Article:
The Autobiography of Benjamin Franklin

By Benjamin Franklin

Page 33

best men in the world.

I presented him an inventory of a little print'g-house, amounting by my
computation to about one hundred pounds sterling. He lik'd it, but
ask'd me if my being on the spot in England to chuse the types, and see
that every thing was good of the kind, might not be of some advantage.
"Then," says he, "when there, you may make acquaintances, and establish
correspondences in the bookselling and stationery way." I agreed that
this might be advantageous. "Then," says he, "get yourself ready to go
with Annis;" which was the annual ship, and the only one at that time
usually passing between London and Philadelphia. But it would be some
months before Annis sail'd, so I continu'd working with Keimer,
fretting about the money Collins had got from me, and in daily
apprehensions of being call'd upon by Vernon, which, however, did not
happen for some years after.

I believe I have omitted mentioning that, in my first voyage from
Boston, being becalm'd off Block Island, our people set about catching
cod, and hauled up a great many. Hitherto I had stuck to my resolution
of not eating animal food, and on this occasion consider'd, with my
master Tryon, the taking every fish as a kind of unprovoked murder,
since none of them had, or ever could do us any injury that might
justify the slaughter. All this seemed very reasonable. But I had
formerly been a great lover of fish, and, when this came hot out of the
frying-pan, it smelt admirably well. I balanc'd some time between
principle and inclination, till I recollected that, when the fish were
opened, I saw smaller fish taken out of their stomachs; then thought I,
"If you eat one another, I don't see why we mayn't eat you." So I
din'd upon cod very heartily, and continued to eat with other people,
returning only now and then occasionally to a vegetable diet. So
convenient a thing it is to be a reasonable creature, since it enables
one to find or make a reason for everything one has a mind to do.

Keimer and I liv'd on a pretty good familiar footing, and agreed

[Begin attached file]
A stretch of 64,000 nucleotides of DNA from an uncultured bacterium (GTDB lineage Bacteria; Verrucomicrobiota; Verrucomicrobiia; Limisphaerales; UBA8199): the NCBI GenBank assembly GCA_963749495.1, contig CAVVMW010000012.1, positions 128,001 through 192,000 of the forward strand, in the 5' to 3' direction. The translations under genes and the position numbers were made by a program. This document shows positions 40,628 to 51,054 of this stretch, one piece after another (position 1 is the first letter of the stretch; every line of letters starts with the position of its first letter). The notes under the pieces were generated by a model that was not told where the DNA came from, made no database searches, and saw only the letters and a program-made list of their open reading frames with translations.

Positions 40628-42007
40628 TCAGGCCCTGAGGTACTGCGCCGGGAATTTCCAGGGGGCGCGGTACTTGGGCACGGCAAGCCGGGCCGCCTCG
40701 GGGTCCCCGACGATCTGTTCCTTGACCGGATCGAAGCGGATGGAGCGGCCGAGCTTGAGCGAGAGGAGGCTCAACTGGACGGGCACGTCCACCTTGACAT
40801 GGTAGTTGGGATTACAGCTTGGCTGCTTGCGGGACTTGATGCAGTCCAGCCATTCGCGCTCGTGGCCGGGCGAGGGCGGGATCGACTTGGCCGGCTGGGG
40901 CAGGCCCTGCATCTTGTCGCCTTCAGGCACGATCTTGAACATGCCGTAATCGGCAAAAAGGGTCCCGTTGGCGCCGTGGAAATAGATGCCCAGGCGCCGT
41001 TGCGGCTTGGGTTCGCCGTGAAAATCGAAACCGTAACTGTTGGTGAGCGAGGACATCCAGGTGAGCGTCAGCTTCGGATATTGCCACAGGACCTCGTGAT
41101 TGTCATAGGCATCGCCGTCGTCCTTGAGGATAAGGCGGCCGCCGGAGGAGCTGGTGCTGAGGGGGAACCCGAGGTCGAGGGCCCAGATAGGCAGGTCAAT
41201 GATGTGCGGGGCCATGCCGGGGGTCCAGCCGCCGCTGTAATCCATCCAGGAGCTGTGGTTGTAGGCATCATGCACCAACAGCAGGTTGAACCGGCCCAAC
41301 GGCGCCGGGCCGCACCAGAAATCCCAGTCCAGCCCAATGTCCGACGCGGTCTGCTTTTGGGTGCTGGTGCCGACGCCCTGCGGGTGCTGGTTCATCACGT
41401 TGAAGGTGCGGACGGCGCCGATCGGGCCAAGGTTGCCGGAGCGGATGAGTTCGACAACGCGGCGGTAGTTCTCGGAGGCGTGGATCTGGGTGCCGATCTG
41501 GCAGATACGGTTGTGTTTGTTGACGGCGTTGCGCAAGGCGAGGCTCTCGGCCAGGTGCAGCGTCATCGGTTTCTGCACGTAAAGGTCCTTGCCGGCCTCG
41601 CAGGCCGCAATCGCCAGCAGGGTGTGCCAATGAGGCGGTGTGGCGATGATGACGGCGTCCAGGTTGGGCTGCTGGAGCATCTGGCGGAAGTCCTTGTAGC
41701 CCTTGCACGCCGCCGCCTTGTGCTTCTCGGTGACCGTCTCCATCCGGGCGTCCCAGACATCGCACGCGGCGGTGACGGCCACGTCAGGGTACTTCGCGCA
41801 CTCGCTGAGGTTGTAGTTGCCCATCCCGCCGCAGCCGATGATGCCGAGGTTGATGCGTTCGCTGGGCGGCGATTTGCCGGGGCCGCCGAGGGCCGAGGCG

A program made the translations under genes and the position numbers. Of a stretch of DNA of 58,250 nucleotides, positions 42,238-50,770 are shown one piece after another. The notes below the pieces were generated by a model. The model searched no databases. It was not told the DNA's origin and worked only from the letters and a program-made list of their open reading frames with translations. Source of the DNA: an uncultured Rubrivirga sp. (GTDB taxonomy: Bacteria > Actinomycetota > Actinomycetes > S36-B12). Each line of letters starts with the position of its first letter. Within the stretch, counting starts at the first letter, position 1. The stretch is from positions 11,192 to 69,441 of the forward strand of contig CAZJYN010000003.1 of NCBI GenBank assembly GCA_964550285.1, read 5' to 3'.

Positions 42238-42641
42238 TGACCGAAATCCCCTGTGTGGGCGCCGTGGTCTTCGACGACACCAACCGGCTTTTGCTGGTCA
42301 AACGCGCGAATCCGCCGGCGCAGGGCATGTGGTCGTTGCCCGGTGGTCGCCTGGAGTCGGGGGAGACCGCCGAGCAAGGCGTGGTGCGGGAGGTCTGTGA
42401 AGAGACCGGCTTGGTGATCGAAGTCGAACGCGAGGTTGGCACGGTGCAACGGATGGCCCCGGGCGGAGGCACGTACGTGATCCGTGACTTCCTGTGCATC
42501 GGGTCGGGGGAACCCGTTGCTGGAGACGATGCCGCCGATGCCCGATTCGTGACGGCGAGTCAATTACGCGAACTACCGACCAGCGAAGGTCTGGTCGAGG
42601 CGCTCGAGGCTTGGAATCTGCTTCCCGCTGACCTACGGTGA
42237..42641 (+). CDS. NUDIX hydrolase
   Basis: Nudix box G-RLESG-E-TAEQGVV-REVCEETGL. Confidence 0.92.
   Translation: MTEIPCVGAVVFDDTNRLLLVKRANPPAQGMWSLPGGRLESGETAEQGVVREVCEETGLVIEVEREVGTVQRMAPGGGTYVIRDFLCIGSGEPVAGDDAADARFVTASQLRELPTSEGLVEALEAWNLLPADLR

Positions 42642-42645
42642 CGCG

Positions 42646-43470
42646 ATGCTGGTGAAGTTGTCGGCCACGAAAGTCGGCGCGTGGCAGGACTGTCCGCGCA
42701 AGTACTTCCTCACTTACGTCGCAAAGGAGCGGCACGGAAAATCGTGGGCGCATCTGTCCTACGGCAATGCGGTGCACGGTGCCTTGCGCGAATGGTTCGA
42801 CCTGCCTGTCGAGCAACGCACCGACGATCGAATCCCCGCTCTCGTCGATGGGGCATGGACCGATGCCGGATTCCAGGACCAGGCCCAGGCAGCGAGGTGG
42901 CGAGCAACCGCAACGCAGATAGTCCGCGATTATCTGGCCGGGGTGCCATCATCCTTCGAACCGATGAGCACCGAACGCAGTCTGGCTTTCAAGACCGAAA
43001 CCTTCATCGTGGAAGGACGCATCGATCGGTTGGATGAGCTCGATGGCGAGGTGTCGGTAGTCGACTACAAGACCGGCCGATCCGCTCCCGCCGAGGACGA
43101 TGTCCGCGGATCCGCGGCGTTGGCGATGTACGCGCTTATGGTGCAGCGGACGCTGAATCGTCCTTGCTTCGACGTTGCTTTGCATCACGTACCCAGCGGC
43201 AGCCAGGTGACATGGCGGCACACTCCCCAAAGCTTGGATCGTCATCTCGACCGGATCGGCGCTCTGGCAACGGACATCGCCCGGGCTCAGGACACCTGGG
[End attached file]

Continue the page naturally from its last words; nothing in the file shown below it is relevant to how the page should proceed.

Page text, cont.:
tolerably well, for he suspected nothing of my setting up. He retained
a great deal of his old enthusiasms and lov'd argumentation. We
therefore had many disputations. I used to work him so with my
Socratic method, and had trepann'd him so often by questions apparently
so distant from any point we had in hand, and

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Text Comparison with The Complete Works in Philosophy, Politics and Morals of the late Dr. Benjamin Franklin, Vol. 2 [of 3]

Page 9
Remarks on some of the foregoing observations, showing particularly the effect which manners have on population 392 Plan by Messieurs Franklin and Dalrymple, for benefiting distant unprovided countries 403 Concerning the provision made in China against famine 407 Positions to be examined, concerning national wealth 408 Political fragments, supposed either to be written by Dr.
Page 49
The first is from Vol.
Page 72
But the least crevice is sufficient for the purpose; a pinhole will do the business.
Page 87
_from motion to rest_; for the body _a_ moving with a certain velocity, as _c_, requires a certain degree of force or resistance to stop that motion, &c.
Page 99
Being some time employed in stirring this water, I ascribed an intermitting fever, which seized me a few days after, to my breathing too much of that foul air, which I stirred up from the bottom, and which I could not avoid while I stooped, endeavouring to kindle it.
Page 101
It was communicated by the person to whom it is addressed, and was read in the Society, January 21, 1784, as an appendix to a paper by Dr.
Page 154
| | --| 12 | | 70 | 75 | | | 163 |35 21|55 3| | | --| | 4 | | 75 | | .
Page 157
| | 9 | | 4 | | 71 | | | | | | | | 10 | 8 | | 70 | 68 | | | | | | | | -- | 12 | | | 64 | E |N 17 E| 64 |40 39|46 27| | | 11 | 8 | | | 63 | | | | | | | | -- | 12 | | | 61 |S E |N 8 E | 41 |41 19|46 19| | | 12 | 8 | | 56 | 59 | | | | | | | | -- | | 4 | | 69 |NNW |N 80 E| 120 |41 39|43 42| | | 13 | all day | | 68 | E |S 82 E| 69 |41 29|42 10| .
Page 161
| | | | | | | | | | 29 | | | 62| 57 | | | {These are taken on an} | | | 30 | | | 62| 58 | 63| 58 | {average of 24 hours.
Page 175
If he or you have it not, and desire to see it, I will send it.
Page 183
This improvement, however, by small openings and low breasts, has been made in our days; and success in the first experiments has brought it into general use in cities, so that almost all new chimneys are now made of that sort, and much fewer bricks will make a stack of chimneys now than formerly.
Page 185
When the room is warm, people, not seeing the fire, are apt to forget supplying it with fuel till it is almost out, then, growing cold, a great deal of wood is put in, which soon makes it too hot.
Page 191
By the same use of the shutter and register, a blazing fire may be presently stifled, as well as secured, when you have occasion to leave it for any time; and at your return you will find the brands warm, and ready for a speedy rekindling.
Page 253
Page 265
of that arising from the scenery and dancing.
Page 270
The first I remember, is the word _improved_.
Page 278
| | r |Art.
Page 331
Inconvenience to the whole trade of a nation will not justify injustice to a single seaman.
Page 348
If, by the liberty of the press, were understood merely the liberty of discussing the propriety of public measures and political opinions, let us have as much of it as you please; but if it means the liberty of affronting, calumniating, and defaming one another, I, for my part, own myself willing to part with my share of it, whenever our legislators shall please so to alter the law; and shall cheerfully consent to exchange my liberty of abusing others, for the privilege of not being abused myself.
Page 393
In addition: Pg iv.